Are You as Kind and Polite as a Four Year Old? Thanksgiving Etiquette Tips from Shipley's PreK
As Thanksgiving fast approaches, Dr. Usha Balamore, Shipley’s Assistant Head of Lower School and Director of Character Development, asked our Pre-Kindergarten students for their advice on being kind, polite, and helpful to their families and friends on Thanksgiving.
We hope you enjoy reading this expanded content version of the Fall 2015 Shipley Magazine. For questions, content ideas, and general comments, or if you would like to be added to our mailing list, please contact firstname.lastname@example.org.
Q&A with Theater Director Phillip Brown on Courage for the Deed
Phillip Brown, Shipley's Upper School Theater Director, shares his ideas about courage and what Courage for the Deed means to him. Excerpts from the interview were published in the Meeting of the Minds feature of the Fall 2015 Shipley Magazine. View other content from the Magazine. What does Courage for the Deed mean to you? Courage for the Deed simply ...
Shipley is delighted to welcome Dr. Laurence Steinberg to campus on Thursday, November 19, to speak with 9th and 10th grade students and parents as part of our Social, Emotional, and Ethical Development (SEED) program. Dr. Steinberg’s research has focused on a range of topics in the study of contemporary adolescence, including adolescent brain development, risk-taking and decision-making, parent-adolescent relationships, adolescent employment, high school reform, and juvenile justice. We hope you enjoy this excerpt from his latest book, Age of Opportunity: Lessons From The New Science of Adolescence.
When the Bender family faced the prospect of a second cross-continental move in as many years, they knew it would be important to find a school that shared their values and provided a rigorous academic program balanced with support for students. The Benders found that school in Shipley and have enjoyed a seamless transition into the community. Read more about the Bender’s Shipley story.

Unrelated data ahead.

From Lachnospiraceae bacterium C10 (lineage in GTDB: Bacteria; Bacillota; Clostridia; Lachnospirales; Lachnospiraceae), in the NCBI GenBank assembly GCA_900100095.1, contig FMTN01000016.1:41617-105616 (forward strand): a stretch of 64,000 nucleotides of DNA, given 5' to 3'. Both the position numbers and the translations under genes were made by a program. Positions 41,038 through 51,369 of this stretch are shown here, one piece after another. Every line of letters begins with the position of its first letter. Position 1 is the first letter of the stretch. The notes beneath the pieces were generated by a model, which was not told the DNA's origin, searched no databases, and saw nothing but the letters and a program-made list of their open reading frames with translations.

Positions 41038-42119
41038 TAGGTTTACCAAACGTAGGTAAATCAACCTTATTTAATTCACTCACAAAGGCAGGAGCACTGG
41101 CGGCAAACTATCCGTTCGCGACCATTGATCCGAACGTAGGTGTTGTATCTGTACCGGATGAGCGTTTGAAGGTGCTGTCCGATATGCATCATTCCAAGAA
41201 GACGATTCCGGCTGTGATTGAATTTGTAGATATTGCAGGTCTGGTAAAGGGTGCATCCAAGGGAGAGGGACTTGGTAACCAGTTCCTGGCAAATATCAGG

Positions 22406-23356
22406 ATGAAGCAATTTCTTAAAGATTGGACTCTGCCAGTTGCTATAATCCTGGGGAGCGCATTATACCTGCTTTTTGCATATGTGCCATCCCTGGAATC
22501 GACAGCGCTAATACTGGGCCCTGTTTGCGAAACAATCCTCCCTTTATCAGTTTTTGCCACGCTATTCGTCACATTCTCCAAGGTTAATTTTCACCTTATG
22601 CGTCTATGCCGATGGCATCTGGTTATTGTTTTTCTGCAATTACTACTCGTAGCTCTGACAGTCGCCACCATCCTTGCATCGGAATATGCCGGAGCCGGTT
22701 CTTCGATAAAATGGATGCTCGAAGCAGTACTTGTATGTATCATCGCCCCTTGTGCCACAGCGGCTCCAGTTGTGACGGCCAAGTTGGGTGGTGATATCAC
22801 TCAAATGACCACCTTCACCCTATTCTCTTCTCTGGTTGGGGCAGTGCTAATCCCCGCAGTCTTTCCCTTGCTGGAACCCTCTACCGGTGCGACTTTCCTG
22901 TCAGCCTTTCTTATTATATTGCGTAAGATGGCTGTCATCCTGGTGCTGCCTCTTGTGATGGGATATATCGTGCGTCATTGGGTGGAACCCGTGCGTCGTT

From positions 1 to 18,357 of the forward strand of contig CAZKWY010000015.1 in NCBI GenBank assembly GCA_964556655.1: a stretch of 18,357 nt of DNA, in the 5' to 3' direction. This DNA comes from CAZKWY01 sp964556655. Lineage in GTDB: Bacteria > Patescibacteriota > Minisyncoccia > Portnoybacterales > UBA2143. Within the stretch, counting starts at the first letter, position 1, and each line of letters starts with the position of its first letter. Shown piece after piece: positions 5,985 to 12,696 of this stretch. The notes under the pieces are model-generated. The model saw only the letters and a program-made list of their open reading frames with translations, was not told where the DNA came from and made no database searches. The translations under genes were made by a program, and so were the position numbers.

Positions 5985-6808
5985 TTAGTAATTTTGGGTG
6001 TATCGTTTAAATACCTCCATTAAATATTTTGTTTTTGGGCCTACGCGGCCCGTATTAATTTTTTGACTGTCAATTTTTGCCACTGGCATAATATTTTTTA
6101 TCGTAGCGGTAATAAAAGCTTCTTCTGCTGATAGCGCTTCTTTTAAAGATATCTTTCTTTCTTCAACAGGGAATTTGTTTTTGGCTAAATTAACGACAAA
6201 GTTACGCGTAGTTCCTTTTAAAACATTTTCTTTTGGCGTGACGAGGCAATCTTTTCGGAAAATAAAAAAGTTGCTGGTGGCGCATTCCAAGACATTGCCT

Fourth grade teacher Linda Van Horn is one of Shipley’s most beloved educators. Everything that she does is about her students and creating meaningful experiences to help solidify their learning. Learn more about this one-of-a-kind teacher.
Spotlight on Helen Thackray '86: Developing Treatments through Biotechnology
Dr. Helen Thackray ’86 has had a successful career in medicine and biotechnology, thanks to the solid academic foundation she received in math and science at Shipley. As the Chief Medical Officer & Vice President of Clinical Development at GlycoMimetics, she is currently working on a treatment for sickle cell disease, while holding a position as Assistant Clinical Professor of Pediatrics at the George Washington University School of Medicine. Learn more about Dr. Thackray.
Spotlight on Catherine Stewart '01: In the Business of Working Hard
Catherine Stewart ’01 credits her Shipley teachers with teaching her how to work hard and developing in her a respect for process. Now, after graduating from Yale and Cambridge, she has built a successful and exciting career in business, helping companies like Random House, Facebook, and Automattic (the company behind WordPress.com) to grow.
In the grand scheme of things, it hasn’t been around for all that long. But in an era of passing fads and flash-in-the-pan movements, Shipley’s 24-year-old Oaks and Acorns tradition stands tall, holding a firm place in the hearts of a generation of students, colleagues, parents, and alumni. Learn more about this touching rite of passage.
Courage for the Deed; Grace for the Doing. If you know Shipley, you know our motto, but what does it really mean? In this roundtable discussion, we explore the idea of courage. A Shipley teacher, Trustee, and fifth grade student explain what Courage for the Deed means to each of them.
Learn more about some of the members from the Class of 2015: where they’re going to college, what they love about Shipley, and how they’re following their individual paths to success.
The results are in, and Shipley’s constituents say they are pleased with everything that a Shipley education has to offer. “You should be proud,” says Kevin Graham of Lookout Management, Inc., who has conducted similar surveys at 100 other independent schools and has worked with Shipley for the past 15 years.
Betsy Paluck Rath ’95 feels fortunate to be able to give back to Shipley, and hopes that her contributions help preserve the School’s resources and the community she benefited from so it will be there for the next generation.
Shipley’s Social, Emotional, and Ethical Development (SEED) program turns 20 this year! The signature program reflects our belief that health includes mental, physical, and social wellbeing, and that students should be scheduled in the class every year. Read the personal reflections of Sharron Russell, Shipley’s Director of Student Support Services, on creating and nurturing the SEED program.